"They are not professionals...they were invited to play and if they don't like the conditions there are 500,000 other cricketers in Australia who would love to take their places." These infamous words, by the Australian Cricket Board secretary Alan Barnes, were for decades associated with the curmudgeonly attitudes of the board in the years before the World Series Cricket split.
More than 40 years on, however, the barrier to the professional game is long gone and instead the current battlefield for cricket has far more to do with the latter part of the statement. The assumption about the number of cricketers potentially available to replace the likes of the Chappells, Lillee, Marsh, Walker and Thomson can now be far more closely monitored. And according to Cricket Australia's own numbers, that 500,000 figure may need adjustment.
This week saw the release of the annual Australian Cricket Census, trumpeting a headline participation figure of 1,650,030 men and women, boys and girls from a vast array of geographical and cultural backgrounds. Since breaking the million mark in 2014, this overall tally has grown every year, representing impressive work in terms of rolling out ever vaster and wider school and introductory programs to add more numbers to the total.
The telling numbers
But the more problematic area of the census does not often make its way into the top of the annual press releases or fact sheets. That's the annual check-up on how many junior and senior, male and female cricketers are formally registered to play with clubs - a far more robust indicator of their relationship to the game, whether it be playing, watching or organising. Over recent years, that area of the census reporting has grown increasingly opaque, as previously reported on ESPNcricinfo, with changing and broadening definitions not always adequately explained.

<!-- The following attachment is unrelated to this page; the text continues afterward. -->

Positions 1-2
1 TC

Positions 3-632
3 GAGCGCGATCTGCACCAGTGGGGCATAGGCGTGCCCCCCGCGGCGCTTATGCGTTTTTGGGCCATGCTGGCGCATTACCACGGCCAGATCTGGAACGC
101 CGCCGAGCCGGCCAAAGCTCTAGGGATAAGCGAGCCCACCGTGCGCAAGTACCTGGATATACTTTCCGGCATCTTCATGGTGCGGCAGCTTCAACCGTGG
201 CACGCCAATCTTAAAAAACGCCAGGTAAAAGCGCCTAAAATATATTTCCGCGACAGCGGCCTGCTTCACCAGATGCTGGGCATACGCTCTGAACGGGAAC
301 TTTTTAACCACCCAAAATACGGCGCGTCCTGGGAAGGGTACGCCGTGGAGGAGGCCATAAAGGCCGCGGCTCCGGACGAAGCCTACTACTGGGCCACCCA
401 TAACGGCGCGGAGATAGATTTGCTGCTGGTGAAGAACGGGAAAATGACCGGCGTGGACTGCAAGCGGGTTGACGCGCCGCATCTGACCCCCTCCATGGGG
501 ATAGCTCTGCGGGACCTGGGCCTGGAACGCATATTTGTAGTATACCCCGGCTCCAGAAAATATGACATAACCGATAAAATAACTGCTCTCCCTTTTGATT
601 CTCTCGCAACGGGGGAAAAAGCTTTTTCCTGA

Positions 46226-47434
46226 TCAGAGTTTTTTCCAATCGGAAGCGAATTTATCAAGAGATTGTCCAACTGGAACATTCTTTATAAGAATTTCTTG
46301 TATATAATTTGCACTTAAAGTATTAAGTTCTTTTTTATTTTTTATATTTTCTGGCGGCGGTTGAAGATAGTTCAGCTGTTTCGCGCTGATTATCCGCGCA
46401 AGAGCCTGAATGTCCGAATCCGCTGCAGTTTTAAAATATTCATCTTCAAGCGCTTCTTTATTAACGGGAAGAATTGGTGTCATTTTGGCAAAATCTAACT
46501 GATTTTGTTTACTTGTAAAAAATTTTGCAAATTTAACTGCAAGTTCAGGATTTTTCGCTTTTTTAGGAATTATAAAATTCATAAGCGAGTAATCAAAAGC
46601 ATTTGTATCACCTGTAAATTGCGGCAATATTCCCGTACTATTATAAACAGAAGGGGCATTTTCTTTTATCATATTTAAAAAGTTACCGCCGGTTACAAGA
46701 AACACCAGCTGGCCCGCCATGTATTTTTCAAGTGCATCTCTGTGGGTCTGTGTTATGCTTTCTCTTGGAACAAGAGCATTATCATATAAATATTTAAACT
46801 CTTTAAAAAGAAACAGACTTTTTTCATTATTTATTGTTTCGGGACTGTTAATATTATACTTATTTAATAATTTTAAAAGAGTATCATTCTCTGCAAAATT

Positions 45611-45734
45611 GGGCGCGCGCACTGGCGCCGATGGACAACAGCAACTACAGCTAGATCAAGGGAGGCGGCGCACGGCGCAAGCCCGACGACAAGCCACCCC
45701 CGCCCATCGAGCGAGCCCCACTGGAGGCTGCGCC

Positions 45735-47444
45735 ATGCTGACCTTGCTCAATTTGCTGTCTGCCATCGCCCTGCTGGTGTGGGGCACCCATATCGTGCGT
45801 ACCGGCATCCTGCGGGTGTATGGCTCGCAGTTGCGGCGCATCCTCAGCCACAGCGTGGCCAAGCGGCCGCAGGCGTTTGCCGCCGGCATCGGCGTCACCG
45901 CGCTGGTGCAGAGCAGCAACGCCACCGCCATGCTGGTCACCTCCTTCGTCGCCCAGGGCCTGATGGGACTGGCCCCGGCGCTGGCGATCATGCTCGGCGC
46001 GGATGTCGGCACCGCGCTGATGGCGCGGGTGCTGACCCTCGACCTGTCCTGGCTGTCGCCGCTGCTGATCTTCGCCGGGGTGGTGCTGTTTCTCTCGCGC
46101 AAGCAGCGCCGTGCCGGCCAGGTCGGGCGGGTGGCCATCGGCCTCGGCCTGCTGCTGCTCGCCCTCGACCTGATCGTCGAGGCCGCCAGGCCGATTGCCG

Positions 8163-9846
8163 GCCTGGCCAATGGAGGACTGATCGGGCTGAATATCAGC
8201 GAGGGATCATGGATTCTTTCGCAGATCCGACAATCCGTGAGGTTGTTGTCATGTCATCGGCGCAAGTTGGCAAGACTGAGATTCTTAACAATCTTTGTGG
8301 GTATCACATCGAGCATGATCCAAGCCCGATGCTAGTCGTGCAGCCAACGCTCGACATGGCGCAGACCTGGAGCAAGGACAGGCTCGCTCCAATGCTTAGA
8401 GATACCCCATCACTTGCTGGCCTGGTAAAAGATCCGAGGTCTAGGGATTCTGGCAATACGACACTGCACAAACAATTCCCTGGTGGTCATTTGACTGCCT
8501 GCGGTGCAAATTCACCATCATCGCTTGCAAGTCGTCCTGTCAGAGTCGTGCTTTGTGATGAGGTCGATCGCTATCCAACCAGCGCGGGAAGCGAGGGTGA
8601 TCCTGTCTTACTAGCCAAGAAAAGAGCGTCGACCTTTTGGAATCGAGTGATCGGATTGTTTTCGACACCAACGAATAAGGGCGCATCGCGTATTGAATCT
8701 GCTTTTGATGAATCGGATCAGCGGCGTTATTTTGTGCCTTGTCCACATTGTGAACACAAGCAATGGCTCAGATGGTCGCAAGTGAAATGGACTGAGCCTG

That has not necessarily reflected internal attitudes, and certainly since the appointment of Belinda Clark as the executive in charge of community cricket and by extension participation, CA has been a lot more frank with itself about how headline participation growth does not reflect a slowly creeping drain away from clubs. For the first time, the governing body has revealed its formal club cricket figures over the past six years since 2014, painting a far more challenging picture for cricket than has been previously publicised.
Over that time, club cricket totals rose from 356,681 in 2014 to 392,812 off the back of the 2015 World Cup and that year's Ashes tour in 2016. From that peak, however, the fall has been unrelenting, slipping to 388,242 then 375,915 and, as of this year, 365,076. Of course the time for club registrations last year also happened to be around the same time that the scathing review of CA's culture was released off the back of the Newlands ball-tampering scandal. That meant the most indelible images of cricket in the national mind in pre-season were those of the then chairman David Peever being walloped on television, a few days before he was forced into resigning.